In Carlisle dwelt King Arthur,
    A prince of passing might,
    And there maintained his Table
    Beset with many a knight.

    And there he kept his Christmas,
    With mirth and princely cheer,
    When lo! a strange and cunning boy
    Before him did appear.

    A kirtle and a mantle
    This boy had him upon,
    With brooches, rings, and ouches,
    Full daintily bedone.

    He had a sash of silk.
    About his middle meet;
    And thus with seemly curtesie
    He did King Arthur greet:

    "God speed thee, brave King Arthur,
    Thus feasting in thy bower,
    And Guenever, thy goodly queen,
    That fair and peerless flower.

    "Ye gallant lords and lordlings,
    I wish you all take heed,
    Lest what ye deem a blooming rose
    Should prove a cankered weed."

    Then straightway from his bosom
    A little wand he drew;
    And with it eke a mantle,
    Of wondrous shape and hue.

    "Now have thou here, King Arthur,
    Have this here of me,
    And give unto thy comely queen,
    All shapen as you see.

    "No wife it shall become,
    That once hath been to blame."
    Then every knight in Arthur's court
    Sly glanced at his dame.

    And first came Lady Guenever,
    The mantle she must try.
    This dame she was new-fangled*
    And of a roving eye.

    When she had taken the mantle,
    And all with it was clad,
    From top to toe it shivered down,
    As though with shears beshred.

    One while it was too long,
    Another while too short,
    And wrinkled on the shoulders,
    In most unseemly sort.

    Now green, now red it seemed,
    Then all of sable hue;
    "Beshrew me," quoth King Arthur,
    "I think thou be'st not true!"

    Down she threw the mantle,
    No longer would she stay;
    But, storming like a fury,
    To her chamber flung away.

    She cursed the rascal weaver,
    That had the mantle wrought;
    And doubly cursed the froward imp
    Who thither had it brought.

    "I had rather live in deserts,
    Beneath the greenwood tree,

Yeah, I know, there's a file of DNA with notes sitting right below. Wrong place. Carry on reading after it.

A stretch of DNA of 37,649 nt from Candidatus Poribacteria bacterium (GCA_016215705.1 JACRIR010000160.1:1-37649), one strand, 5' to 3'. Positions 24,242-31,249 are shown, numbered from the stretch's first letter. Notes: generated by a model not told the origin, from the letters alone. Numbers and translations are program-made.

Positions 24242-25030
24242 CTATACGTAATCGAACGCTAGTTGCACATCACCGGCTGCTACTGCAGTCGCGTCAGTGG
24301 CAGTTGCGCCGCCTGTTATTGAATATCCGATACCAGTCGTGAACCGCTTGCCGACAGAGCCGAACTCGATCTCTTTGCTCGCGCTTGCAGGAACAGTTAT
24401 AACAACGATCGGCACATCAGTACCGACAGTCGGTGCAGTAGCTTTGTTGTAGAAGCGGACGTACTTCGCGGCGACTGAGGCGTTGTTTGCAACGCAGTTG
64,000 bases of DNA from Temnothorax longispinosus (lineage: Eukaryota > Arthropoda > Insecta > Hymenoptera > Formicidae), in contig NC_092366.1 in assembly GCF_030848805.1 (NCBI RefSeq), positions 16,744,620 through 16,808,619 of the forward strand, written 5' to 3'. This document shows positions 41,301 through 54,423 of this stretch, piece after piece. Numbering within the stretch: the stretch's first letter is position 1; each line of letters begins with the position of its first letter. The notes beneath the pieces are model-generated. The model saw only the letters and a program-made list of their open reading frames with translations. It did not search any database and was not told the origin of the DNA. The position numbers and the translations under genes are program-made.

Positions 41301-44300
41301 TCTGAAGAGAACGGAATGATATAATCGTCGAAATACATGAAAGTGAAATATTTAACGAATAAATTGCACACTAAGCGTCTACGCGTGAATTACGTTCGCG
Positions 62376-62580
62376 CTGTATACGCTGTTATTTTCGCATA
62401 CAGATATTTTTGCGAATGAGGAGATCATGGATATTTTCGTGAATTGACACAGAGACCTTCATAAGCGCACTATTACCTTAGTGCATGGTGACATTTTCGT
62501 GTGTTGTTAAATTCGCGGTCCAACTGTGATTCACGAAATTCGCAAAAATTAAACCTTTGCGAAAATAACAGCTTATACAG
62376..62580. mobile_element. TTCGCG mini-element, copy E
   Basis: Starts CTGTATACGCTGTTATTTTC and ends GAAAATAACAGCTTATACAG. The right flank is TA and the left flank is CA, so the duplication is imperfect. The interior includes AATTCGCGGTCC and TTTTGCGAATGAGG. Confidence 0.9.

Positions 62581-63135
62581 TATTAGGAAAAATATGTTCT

Than here, base king, among thy grooms,
    The sport of them and thee."

    Sir Kay called forth his lady,
    And bade her to come near:
    "Yet, dame, if thou be guilty,
    I pray thee now forbear."

    This lady, pertly giggling,
    With forward step came on,
    And boldly to the little boy
    With fearless face is gone.

    When she had taken the mantle,
    With purpose for to wear,
    It shrunk up to her shoulder,
    And left her back all bare.

    Then every merry knight,
    That was in Arthur's court,
    Gibed and laughed and flouted,
    To see that pleasant sport.

    Down she threw the mantle,
    No longer bold or gay,
    But, with a face all pale and wan,
    To her chamber slunk away.

    Then forth came an old knight
    A-pattering o'er his creed,
    And proffered to the little boy
    Five nobles to his meed:

    "And all the time of Christmas
    Plum-porridge shall be thine,
    If thou wilt let my lady fair
    Within the mantle shine."

    A saint his lady seemed,
    With step demure and slow,
    And gravely to the mantle
    With mincing face doth go.

    When she the same had taken
    That was so fine and thin,
    It shrivelled all about her,
    And showed her dainty skin.

    Ah! little did her mincing,
    Or his long prayers bestead;
    She had no more hung on her
    Than a tassel and a thread.

    Down she threw the mantle,
    With terror and dismay,
    And with a face of scarlet
    To her chamber hied away.

    Sir Cradock called his lady,
    And bade her to come near;
    "Come win this mantle, lady,
    And do me credit here:

    "Come win this mantle, lady,
    For now it shall be thine,
    If thou hast never done amiss,
    Since first I made thee mine."

    The lady, gently blushing,
    With modest grace came on;
    And now to try the wondrous charm
    Courageously is gone.

    When she had taken the mantle,
    And put it on her back,
    About the hem it seemed
    To wrinkle and to crack.

    "Lie still," she cried, "O mantle!
    And shame me not for naught;
    I'll freely own whate'er amiss
    Or blameful I have wrought.

    "Once I kissed Sir Cradock
    Beneath the greenwood tree;
    Once I kissed Sir Cradock's mouth,
    Before he married me."

    When she had thus her shriven,
    And her worst fault had told,
    The mantle soon became her,
    Right comely as it should.

    Most rich and fair of color,
    Like gold it glittering shone,
    And much the knights in Arthur's court
    Admired her every one.

    * New-fangled,- fond of novelty.

    The ballad goes on to tell of two more trials of a similar kind,
    made by means of a boar's head and a drinking-horn, in both of which
    the result was equally favorable with the first to Sir Cradock and his
    lady. It then concludes as follows:-

    Thus boar's head, horn, and mantle
    Were this fair couple's meed;
    And all such constant lovers,
    God send them well to speed.
    Percy's Reliques.